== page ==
French Muslims express ‘anger, sadness’ after Nice attack

Latest attack comes amid heightened tensions between France and Muslim world over caricatures of Prophet Muhammad.

Candles were lit near the entrance of the Notre Dame Basilica church in Nice following the knife attack [Sebastien Nogier/EPA]

French Muslims reacted with horror at Thursday’s killing of three citizens in the seaside town of Nice, saying the crime is representative of neither their faith nor values.

The attack, which took place inside a church, is the third of its kind in a little over a month and comes amid heightened tensions between Muslim countries and France.

Several calls to boycott French goods were made last week after President Emmanuel Macron defended the right to caricature Prophet Muhammad.

Macron’s comments came after the brutal killing of Samuel Paty, a middle school teacher who showed his pupils drawings of the prophet during a discussion on free speech.

Yasser Louati, a French civil rights activist, said perpetrators of such crimes make no distinction between Muslims and Christians and subscribed to an ideology alien to Islam.

“A woman was beheaded inside a church, this means these people have nothing to do with the sacred. There are no moral boundaries for them,” Louati told Al Jazeera.

“About 750 people were killed in mosques across the world, why can’t we connect the dots and see that this ideology has been spreading that we lost so far the battle of ideas.

“We deal with these attacks as if they were separate from one another when they are not.”

‘Sinking into madness’

Idriss Sihamedi, an activist whose prominent Barakacity charity was dissolved by authorities on Wednesday over allegations it incited hatred, denounced the knife attack.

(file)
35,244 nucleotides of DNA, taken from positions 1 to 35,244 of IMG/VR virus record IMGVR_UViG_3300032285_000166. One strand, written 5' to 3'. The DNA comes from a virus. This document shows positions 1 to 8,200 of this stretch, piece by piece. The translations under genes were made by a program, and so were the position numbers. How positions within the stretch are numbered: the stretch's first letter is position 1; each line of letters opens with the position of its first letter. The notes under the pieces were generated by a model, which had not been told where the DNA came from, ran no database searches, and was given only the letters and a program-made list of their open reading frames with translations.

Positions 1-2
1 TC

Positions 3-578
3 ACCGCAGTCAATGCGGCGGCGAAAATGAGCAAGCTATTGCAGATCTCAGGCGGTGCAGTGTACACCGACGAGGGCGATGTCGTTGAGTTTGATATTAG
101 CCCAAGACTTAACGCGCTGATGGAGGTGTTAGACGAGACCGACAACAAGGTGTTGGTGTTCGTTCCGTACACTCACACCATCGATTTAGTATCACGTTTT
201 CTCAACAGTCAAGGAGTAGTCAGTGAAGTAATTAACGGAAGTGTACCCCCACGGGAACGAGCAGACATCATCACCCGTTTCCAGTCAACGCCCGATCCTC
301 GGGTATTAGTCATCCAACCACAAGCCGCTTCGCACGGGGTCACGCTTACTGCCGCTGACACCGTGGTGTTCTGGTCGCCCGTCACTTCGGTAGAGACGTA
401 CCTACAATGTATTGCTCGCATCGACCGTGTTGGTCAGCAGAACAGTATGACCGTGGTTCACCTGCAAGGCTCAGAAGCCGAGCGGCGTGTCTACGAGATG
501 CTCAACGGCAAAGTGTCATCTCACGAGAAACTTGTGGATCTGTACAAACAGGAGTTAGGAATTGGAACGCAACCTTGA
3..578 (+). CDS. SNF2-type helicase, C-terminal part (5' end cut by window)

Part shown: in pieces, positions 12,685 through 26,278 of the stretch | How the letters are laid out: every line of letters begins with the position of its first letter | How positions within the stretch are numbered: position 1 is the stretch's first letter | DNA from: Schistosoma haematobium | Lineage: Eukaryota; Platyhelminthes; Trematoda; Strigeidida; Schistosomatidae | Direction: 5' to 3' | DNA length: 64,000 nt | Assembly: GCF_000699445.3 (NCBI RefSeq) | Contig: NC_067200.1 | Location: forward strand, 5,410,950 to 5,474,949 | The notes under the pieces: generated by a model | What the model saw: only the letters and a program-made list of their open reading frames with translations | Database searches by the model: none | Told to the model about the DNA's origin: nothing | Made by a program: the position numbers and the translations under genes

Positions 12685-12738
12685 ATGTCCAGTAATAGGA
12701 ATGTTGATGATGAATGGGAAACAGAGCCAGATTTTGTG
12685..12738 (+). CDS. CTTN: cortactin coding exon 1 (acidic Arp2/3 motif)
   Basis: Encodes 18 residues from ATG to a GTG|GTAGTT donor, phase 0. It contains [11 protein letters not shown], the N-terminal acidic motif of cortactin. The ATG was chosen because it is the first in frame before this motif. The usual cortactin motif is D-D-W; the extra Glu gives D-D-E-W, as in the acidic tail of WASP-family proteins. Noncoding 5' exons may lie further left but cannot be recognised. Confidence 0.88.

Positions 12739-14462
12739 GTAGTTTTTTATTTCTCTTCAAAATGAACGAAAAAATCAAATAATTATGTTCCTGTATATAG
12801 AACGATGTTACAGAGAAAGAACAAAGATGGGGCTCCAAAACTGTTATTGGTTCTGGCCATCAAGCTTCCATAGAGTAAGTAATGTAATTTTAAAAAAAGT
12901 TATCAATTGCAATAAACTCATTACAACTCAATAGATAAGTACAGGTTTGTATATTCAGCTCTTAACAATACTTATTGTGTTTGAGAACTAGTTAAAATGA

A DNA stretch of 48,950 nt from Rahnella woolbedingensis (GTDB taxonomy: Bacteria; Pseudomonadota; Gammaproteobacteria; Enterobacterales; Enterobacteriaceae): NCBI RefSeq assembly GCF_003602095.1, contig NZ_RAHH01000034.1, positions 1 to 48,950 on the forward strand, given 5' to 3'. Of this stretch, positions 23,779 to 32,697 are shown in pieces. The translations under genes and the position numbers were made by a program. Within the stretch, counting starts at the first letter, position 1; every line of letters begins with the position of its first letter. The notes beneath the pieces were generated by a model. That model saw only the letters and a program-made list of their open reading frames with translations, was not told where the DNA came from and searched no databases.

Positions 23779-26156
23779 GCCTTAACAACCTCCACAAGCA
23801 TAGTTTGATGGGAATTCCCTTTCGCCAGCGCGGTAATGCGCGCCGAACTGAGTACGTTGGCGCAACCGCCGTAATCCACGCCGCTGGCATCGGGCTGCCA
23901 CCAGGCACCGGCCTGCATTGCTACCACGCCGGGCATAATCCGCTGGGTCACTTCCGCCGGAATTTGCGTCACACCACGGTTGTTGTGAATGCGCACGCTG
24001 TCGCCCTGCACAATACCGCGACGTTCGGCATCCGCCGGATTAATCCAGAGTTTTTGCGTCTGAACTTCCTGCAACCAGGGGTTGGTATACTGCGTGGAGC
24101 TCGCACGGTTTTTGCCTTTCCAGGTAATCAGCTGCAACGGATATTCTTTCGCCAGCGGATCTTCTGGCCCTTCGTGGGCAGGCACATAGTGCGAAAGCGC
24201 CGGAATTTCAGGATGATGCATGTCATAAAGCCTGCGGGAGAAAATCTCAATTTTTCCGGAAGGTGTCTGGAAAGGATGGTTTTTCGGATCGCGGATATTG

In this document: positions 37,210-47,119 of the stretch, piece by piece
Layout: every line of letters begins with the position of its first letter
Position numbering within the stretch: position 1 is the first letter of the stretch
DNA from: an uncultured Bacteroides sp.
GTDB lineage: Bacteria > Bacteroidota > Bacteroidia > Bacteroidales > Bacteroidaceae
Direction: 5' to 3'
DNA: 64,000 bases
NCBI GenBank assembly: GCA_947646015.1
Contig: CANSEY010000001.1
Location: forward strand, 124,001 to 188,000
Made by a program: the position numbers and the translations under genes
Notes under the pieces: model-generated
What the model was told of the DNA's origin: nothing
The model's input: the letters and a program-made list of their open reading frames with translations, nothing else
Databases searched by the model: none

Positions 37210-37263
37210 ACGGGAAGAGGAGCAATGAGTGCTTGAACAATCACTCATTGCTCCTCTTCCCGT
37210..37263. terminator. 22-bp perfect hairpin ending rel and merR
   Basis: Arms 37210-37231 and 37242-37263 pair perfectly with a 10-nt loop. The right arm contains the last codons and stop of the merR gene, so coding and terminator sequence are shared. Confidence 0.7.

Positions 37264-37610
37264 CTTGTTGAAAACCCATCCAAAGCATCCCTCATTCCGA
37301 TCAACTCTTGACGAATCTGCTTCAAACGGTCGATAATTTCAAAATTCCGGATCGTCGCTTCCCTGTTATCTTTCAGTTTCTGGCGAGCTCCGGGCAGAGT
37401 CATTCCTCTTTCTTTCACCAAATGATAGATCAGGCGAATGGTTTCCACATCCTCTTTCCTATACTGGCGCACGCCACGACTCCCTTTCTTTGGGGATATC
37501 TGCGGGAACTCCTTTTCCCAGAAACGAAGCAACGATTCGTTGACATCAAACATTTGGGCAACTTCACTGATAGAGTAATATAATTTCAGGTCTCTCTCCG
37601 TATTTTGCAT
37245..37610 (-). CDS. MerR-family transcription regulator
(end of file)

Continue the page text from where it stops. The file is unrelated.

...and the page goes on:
“These attacks are serious, and the fact this is happening in places where people come to seek peace makes it doubly serious,” he said in a tweet.

“Support for the families of the victims, but also for the faithful. France is sinking into madness, hatred, anger, and revenge.”

Meanwhile, Faiza Ben Mohammed, a journalist, thought it useful to remind her huge social media following of the prophet’s championing of values such as peace and coexistence.

“The Prophet Muhammad said: ‘Whoever harms a Jew or Christian will find in me his adversary on the Day of Judgement.”

Fatima Ouassak of the parents’ syndicate Front de Mères expressed sympathy for the victims’ families, saying it was important for people to stand in solidarity in these trying times.

“[We are] against the hate-makers responsible for the infernal cycle and the climate of terror of which we are victims, let’s stick together! Solidarity, equality, justice and respect for human dignity.”

This was also the case with Sebastien Abdelhamid, a television host, who expressed “anger and disgust” over what happened in Nice.

“All my thoughts to the victims and their families. What barbarism … these people are not human… It is not possible #nice.”

Others expressed outrage at how some members of the political establishment were attempting to exploit the event for political ends.

Reacting to the news in a tweet, far-right leader Marine Le Pen said “the dramatic acceleration of Islamic acts of war against our fellow citizens … requires … a global response aimed at eradicating Islamism” from French soil.

“You do realise she is using the attack in her political interest … before even showing her support for the victims,” said one Twitter user.

Source: Al Jazeera